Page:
Amar contends that premium costs are going up in Louisiana because a lack of participation. “I think their vision was that we would have a lot more people purchasing health insurance, especially when you have an individual mandate and an employer mandate. Part of the problem is that they’ve delayed at lot of these things, and so you don’t have a lot of people necessarily purchasing the insurance to have the buying power to drive the cost down yet. I’m more interested to see like over the next year or two what that does.”

Only Blue Cross Blue Shield Louisiana and the nonprofit Louisiana Health Cooperative currently serve the Tri-parish area. More companies could enter the fray as the law’s regulations become clearer.

Already exempt from penalties levied upon large businesses that don’t offer adequate health benefits as determined by the new law (see below), small businesses as demarcated by the law can purchase group health insurance plans in an exchange and could be eligible for expanded tax credits applicable to premium costs.

Unlike the individual insurance exchange, SHOP enrollment is open all year long.

Aided most are small businesses with 25 or fewer employees with average salaries less than $50,000 – these companies could be eligible for tax credits that cover up to 50 percent of a group plan’s premium costs, though a number of factors determine the credit’s precise amount.

Only purchasers who use the exchange are eligible for the subsidy, though not everyone who does so meets the criteria.

“What I’m finding out is by the time most of these groups do the formula, it doesn’t really benefit them,” Folse said.

Small-business employees who are not offered adequate insurance as designated by the federal government and make less than 400 percent of the federal poverty level are eligible for tax credits in the individual marketplace. Individual enrollment for 2014 closes March 31.

South Central Industrial Association Executive Director Jane Arnette and Thibodaux Chamber of Commerce CEO Kathy Benoit both said if their members are dealing with ACA coverage-related issues, those problems haven’t reached her desk.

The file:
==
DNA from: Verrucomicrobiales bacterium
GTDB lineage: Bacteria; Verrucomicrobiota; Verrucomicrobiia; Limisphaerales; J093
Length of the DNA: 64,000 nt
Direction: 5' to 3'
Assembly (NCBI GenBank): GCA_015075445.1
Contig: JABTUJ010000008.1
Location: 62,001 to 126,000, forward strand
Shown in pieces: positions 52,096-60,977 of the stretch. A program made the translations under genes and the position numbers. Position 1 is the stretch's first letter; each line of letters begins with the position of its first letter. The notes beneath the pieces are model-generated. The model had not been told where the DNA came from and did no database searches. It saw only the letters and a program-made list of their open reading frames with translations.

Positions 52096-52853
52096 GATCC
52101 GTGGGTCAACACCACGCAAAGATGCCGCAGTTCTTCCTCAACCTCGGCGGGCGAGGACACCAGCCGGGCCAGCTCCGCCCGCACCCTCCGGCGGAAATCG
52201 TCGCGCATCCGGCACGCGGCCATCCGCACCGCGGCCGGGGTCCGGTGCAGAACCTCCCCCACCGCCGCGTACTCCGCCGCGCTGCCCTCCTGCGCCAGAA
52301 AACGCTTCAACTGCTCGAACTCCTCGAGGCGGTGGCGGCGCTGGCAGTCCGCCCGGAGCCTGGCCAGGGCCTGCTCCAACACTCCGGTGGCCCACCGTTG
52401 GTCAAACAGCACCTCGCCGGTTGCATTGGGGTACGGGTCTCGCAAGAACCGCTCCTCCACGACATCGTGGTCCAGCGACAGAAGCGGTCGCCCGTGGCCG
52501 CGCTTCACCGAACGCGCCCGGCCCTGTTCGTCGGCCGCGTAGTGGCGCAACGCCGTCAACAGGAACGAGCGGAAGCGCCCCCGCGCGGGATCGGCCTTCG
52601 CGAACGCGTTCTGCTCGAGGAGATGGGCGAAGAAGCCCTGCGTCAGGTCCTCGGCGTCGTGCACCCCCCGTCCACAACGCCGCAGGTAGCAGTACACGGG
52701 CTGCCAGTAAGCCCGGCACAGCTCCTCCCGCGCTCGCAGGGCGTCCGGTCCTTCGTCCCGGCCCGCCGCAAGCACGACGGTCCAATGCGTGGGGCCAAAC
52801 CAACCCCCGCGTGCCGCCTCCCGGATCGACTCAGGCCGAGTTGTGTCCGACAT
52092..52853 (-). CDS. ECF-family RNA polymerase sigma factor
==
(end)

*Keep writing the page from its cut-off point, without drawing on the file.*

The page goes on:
“As far as providing coverage for employees, I really have not heard anything out and about,” Benoit said. “I think the impact isn’t going to be immediately known.”


At least one local business owner has sold a subsidiary company to decrease his or her employee count in order to avoid Obamacare’s looming employer mandate rules, a Houma insurance broker said.

Monica Folse, owner of Houma Health Insurance Service, declined to provide specifics. But she said local employers near the 50-employee threshold are wary of Affordable Care Act regulations yet to be implemented.

Originally set to take hold this year, the employer-mandate provision was delayed last summer.

It will be applied to businesses with 50 or more “full-time equivalent” employees. FTEs are determined by adding the number of hours worked by full- and part-timers to quantify a business’ labor usage. The law also set the full-time threshold at 30 hours per week, derived from monthly averages.

The provision aims to eliminate cases of people living between 100 and 400 percent of the federal poverty line while working for larger businesses from relying on the government to subsidize insurance premiums and is so referred to as the “free rider clause.” Thus, if none of a business’ employees are in this range, the business is not bound by the mandate.

Businesses that meet the limit – while having at least one full-time employee within the applicable salary range – are required to offer insurance deemed affordable by federal standards to all of their full-time employees (30 hours per week) and those employees’ dependents.

Critics lament the mandate as an inhibitor to business growth on multiple fronts. Primarily, businesses near the 50-FTE threshold could be discouraged from pursuing expansion due to the disparity in overhead costs that benchmark could come to represent. Because the penalty is calculated based on the number of full-time employees – rather than equivalents – it could lead to companies stacking their payroll with part-timers, goes another common complaint.

Some large companies already provide adequate and affordable benefits and won’t be impacted. Chet Morrison Contractors, based in Houma, is one of them.

“We don’t really have any concerns when it comes to the new laws because we are so affordable already,” said Leslie Naquin, the company’s human resources director. “We have a well-rounded, rich benefits package that we offer to the employees that is affordable. It exceeds the requirements.”

But the mandate will be particularly cumbersome on businesses in the service industry, Folse said.